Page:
Olympus OM-D E-M1X review
Olympus’s pricey new flagship gets a hell of a lot right
Everyone and their dog seems to be releasing a full-frame mirrorless camera right now, but not Olympus. Instead, it’s sticking with the Micro Four Thirds system that it’s been developing over the past ten years – and, at least on paper, its new OM-D EM1X is its most impressive camera yet.
Grabbing the flagship title for the whole series, it arrives to battle against the finest DSLRs and mirrorless cameras from many other corners. And fittingly, Olympus has managed to shoehorn masses of tech into its body, some of which seen for the first time here.
The fact that it uses a much smaller Micro Four Thirds sensor than many of its rivals may immediately make some photographers look elsewhere, but that’s not always a disadvantage for many photographers that might be drawn to this model. At least if you can put aside your reservations here, you’ll see just how impressively it stacks up against the competition.
Design: Beefy build with wonderful weather-sealing
The big sell of mirrorless camera is that they can offer everything a DSLR can but in a much smaller body, but compactness isn’t a priority here. In fact, Olympus has gone the other way by making it more like a pro-level DSLR than the current breed of mirrorless models.
The camera apes the form of sports-focused DSLRs, with a vertical grip built into the bottom to make it just as comfortable to shoot with in a portrait orientation as it is when held the conventional way. This is also where the camera houses two big batteries to keep it juiced up for longer, and these can be conveniently juiced up through the USB port.
Whichever way you hold it, the deep grips allow you to really get your hands round without any discomfort, and the fact that Olympus has doubled up on most key controls means you don’t need to start playing Twister with your fingers.
Whether it’s the joystick used to shift the focusing point or the shutter-release button used to take pictures, everything is pretty much where you want it to be. The controls themselves have excellent response too, although the mode dial is a bit awkwardly crammed into a small gap on the top plate.
Such a camera will no doubt find its way into the hands of the nature, wildlife and landscape pro, so it’s great to see Olympus has provided IPX1 weather sealing too. It certainly feels as robust as it ought to, with everything that opens or closes, or pulls out or pushes in, doing so without any concern, and attention to detail high throughout.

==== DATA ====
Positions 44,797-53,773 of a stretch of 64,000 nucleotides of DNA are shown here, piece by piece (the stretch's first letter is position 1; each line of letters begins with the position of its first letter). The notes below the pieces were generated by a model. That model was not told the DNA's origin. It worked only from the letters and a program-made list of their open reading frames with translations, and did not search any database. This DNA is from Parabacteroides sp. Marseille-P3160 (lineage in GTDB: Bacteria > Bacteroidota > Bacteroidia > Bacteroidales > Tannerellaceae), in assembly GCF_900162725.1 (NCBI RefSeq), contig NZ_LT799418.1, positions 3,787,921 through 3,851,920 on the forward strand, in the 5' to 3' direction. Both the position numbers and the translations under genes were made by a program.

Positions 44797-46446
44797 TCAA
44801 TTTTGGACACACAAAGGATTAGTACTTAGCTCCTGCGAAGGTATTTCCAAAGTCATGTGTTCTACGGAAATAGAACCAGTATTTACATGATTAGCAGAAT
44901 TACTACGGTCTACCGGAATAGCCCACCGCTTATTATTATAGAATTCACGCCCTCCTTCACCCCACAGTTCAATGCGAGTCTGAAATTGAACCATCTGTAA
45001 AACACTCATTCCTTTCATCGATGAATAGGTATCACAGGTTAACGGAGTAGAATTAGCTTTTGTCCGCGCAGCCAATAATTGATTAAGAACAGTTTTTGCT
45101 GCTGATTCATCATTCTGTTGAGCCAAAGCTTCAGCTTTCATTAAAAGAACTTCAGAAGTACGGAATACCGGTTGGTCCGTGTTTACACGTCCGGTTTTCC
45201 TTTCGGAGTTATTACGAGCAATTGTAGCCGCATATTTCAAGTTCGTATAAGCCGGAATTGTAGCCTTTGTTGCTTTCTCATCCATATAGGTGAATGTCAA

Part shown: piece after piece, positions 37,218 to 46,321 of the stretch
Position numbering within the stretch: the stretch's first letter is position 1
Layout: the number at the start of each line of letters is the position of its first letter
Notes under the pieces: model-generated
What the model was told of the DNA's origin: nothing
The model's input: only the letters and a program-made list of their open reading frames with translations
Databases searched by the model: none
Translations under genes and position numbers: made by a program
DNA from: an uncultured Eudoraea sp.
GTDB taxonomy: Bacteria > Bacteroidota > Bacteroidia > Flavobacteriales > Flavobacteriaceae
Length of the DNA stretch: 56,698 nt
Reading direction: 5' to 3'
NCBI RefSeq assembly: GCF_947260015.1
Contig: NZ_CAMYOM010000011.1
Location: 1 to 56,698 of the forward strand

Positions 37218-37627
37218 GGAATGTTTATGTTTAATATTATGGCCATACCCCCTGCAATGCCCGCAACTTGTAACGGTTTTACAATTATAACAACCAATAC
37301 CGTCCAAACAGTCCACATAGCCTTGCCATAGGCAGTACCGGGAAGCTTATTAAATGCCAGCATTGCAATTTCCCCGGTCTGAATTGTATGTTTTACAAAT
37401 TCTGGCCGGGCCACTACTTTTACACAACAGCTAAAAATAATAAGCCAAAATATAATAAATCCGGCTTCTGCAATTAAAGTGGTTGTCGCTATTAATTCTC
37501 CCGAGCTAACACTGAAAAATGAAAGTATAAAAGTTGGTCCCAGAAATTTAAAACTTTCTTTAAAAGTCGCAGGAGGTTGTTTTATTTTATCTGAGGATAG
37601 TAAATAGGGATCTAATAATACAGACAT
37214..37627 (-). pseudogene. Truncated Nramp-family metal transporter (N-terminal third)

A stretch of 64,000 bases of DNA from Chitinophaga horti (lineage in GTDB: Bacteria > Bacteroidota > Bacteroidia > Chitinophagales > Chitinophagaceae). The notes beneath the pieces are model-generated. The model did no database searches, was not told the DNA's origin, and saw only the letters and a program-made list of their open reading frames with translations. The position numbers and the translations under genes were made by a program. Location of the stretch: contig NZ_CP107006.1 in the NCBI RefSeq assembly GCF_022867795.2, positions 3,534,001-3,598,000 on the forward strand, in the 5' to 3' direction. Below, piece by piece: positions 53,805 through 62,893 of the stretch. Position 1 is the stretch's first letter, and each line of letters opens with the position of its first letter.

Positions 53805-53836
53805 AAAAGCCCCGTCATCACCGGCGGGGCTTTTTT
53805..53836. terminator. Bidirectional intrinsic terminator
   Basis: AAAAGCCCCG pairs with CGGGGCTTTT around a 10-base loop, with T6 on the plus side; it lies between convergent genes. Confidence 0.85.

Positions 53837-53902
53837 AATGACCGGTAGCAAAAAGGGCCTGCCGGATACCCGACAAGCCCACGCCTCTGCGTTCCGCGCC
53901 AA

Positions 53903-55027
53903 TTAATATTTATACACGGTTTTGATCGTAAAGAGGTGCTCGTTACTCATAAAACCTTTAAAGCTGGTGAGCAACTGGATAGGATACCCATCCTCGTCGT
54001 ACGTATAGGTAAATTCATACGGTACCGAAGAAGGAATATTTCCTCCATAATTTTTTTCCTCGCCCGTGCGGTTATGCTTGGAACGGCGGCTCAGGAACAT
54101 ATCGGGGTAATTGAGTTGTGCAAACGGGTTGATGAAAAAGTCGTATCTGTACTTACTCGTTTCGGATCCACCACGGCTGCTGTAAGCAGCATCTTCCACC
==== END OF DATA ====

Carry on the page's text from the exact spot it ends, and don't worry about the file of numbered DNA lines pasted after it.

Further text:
The locking mechanisms for the battery and memory card compartments also make it nigh-on impossible for them to be opened accidentally, while the mechanical shutter inside the camera is claimed to allow for 400,000 actuations, which is very respectable for such a camera. Take a bow, Olympus.
Features: All inclusive
Olympus has worked overtime to squeeze as much tech into this camera as it could, and we end up with a very well-rounded spec sheet that should satisfy those shooting all manner of things.
Sports photographers will love the 15fps burst rate, which can be boosted to 18fps with a silent shutter and with autofocus and autoexposure still working (or even 60fps without). There’s also the 121-point hybrid AF system that combines phase- and contrast-detect AF.
This best-of-both-worlds setup gives you speed and accuracy, and it’s very snappy in use, whether you’re shooting far off into the distance with a telephoto lens or using a wide-angle a little closer. It also keeps a good lock on moving subjects, although it can occasionally get distracted during a longer burst of images, as it attempts to keep focus throughout the whole run.
Those shooting motorsports can also call upon a new Intelligent Subject Detection AF that spots vehicles and knows exactly where to focus to keep key areas sharp. Options for aircraft and trains are also on board, and while it identifies and tracks these subjects well, options for more common subjects that are tricker to track aren’t available yet.
It adheres impressively to its pre-determined subjects, but it feels like something very much still in its infancy right now. Still, if you’re shooting anything other than those subjects, you can simply switch to a general tracking mode.